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I was thinking about the "intimate" word used here:

How can I intimate this to my most intimate friend?

How can I differentiate both words?

Edit: in response to comments, I don't quite understand the meaning of the sentence. What is the difference between the first "intimate" and the second?

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Not sure I understand the question. As chaos noted in an answer, they're pronounced differently. The way you use them in a sentence also differentiates them (as you obviously know already, since you used one as a verb and one as an adjective) (though someone may be able to construct an ambiguous sentence that uses the word in either part of speech). What sort of differentiation are you looking for? – msh210 Mar 3 '11 at 18:44
Actually I was reading some article and got this sentence. I was unable to get the real context or you can say meaning of the sentence. So asked what could it be ? What could be the difference between "intimate" and "intimate" ? – Akshay Thakur Mar 3 '11 at 18:48
Oh, by "differentiate" you mean "perceive a difference", not "display a difference". Now I understand. – chaos Mar 3 '11 at 19:03
@Chaos - Right. I am not able to understand the exact thing. – Akshay Thakur Mar 3 '11 at 19:05
up vote 6 down vote accepted

Well, if you're speaking, they're pronounced differently. In the adjective, the A is a schwa sound (an attenuated "uh"); in the verb, it's a long A.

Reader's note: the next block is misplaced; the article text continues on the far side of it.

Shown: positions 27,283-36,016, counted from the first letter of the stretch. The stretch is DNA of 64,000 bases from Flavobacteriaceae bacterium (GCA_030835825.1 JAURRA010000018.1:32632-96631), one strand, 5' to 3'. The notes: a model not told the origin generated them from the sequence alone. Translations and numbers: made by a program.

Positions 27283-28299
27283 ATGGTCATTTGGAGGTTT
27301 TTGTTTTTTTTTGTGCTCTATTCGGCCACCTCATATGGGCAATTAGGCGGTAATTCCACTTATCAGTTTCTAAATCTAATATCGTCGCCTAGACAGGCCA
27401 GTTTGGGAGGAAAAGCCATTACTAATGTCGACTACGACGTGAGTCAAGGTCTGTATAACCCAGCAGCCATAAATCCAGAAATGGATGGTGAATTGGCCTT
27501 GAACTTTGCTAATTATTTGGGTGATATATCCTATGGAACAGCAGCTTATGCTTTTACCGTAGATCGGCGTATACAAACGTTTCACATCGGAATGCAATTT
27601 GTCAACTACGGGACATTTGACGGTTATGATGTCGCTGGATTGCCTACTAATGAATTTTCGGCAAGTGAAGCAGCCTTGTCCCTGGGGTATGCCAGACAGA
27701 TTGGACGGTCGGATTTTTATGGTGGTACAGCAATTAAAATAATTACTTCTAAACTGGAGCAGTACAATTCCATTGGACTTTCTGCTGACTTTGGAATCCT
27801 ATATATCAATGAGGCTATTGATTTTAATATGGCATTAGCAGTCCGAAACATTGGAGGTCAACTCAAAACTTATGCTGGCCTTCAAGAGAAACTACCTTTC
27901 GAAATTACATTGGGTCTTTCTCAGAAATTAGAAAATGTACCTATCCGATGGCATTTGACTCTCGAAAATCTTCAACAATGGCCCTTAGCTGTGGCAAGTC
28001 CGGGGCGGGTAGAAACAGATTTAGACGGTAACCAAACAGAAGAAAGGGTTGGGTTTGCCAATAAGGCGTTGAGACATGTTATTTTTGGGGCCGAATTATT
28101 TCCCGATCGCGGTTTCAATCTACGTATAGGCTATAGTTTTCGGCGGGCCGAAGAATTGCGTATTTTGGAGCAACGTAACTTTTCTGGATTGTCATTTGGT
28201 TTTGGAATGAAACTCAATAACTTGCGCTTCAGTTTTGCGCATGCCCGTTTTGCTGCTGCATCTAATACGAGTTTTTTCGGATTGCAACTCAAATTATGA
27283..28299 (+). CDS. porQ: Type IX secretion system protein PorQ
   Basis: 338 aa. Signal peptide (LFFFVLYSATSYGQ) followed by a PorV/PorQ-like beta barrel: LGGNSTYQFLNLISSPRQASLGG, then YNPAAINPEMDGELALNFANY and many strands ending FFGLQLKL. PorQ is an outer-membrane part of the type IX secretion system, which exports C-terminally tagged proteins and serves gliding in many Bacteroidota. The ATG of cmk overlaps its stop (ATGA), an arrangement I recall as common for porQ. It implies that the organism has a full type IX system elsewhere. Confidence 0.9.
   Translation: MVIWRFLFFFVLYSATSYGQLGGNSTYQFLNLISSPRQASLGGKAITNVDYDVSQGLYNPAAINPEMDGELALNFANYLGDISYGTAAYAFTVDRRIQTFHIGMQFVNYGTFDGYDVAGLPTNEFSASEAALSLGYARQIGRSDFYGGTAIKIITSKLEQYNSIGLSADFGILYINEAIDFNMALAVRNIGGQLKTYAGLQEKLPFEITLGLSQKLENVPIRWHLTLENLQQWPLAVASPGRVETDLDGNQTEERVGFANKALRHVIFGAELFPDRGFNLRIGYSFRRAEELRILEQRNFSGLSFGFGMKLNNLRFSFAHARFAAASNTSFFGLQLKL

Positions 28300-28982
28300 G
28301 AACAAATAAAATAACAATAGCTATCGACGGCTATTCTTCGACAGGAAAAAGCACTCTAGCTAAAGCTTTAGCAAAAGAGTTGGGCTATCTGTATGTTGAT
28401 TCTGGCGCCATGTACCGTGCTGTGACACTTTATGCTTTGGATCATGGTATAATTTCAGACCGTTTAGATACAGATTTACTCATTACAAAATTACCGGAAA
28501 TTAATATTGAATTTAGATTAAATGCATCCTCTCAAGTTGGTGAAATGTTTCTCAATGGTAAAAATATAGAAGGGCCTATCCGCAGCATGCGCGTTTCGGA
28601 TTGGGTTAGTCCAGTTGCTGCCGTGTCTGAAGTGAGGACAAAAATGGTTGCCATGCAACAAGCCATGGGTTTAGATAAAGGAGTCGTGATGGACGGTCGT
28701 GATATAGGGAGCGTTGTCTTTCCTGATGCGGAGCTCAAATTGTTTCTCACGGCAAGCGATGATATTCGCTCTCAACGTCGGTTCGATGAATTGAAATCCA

The first word "intimate" in the sentence you posted is a verb meaning to communicate something confidentally. The second word "intimate" in the sentence is an adjective meaning close and mutually well-known/understood.

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Thanks Chaos , I was wondering if this sentence has some different meaning ? – Akshay Thakur Mar 3 '11 at 19:09
@Akshay Thakur: There's nothing about the sentence to suggest that it means anything more than "How can I tell this to my closest friend?" – chaos Mar 3 '11 at 19:12
I would define "intimate" as a verb somewhat differently... it's to communicate indirectly: to hint, or to imply something, preferably in a way that only the intended target should be able to understand. Instead of saying outright "You've got a big stain on your shirt", I could intimate that something is wrong with "Perhaps you should double-check your tie, there's a mirror right over there." This is just a nitpick, though, the answer overall is perfectly correct. – Hellion Mar 3 '11 at 19:51
I agree with @Hellion; "to intimate" something implies a degree of confidence expected on the speaker's part. – Uticensis Mar 3 '11 at 20:00

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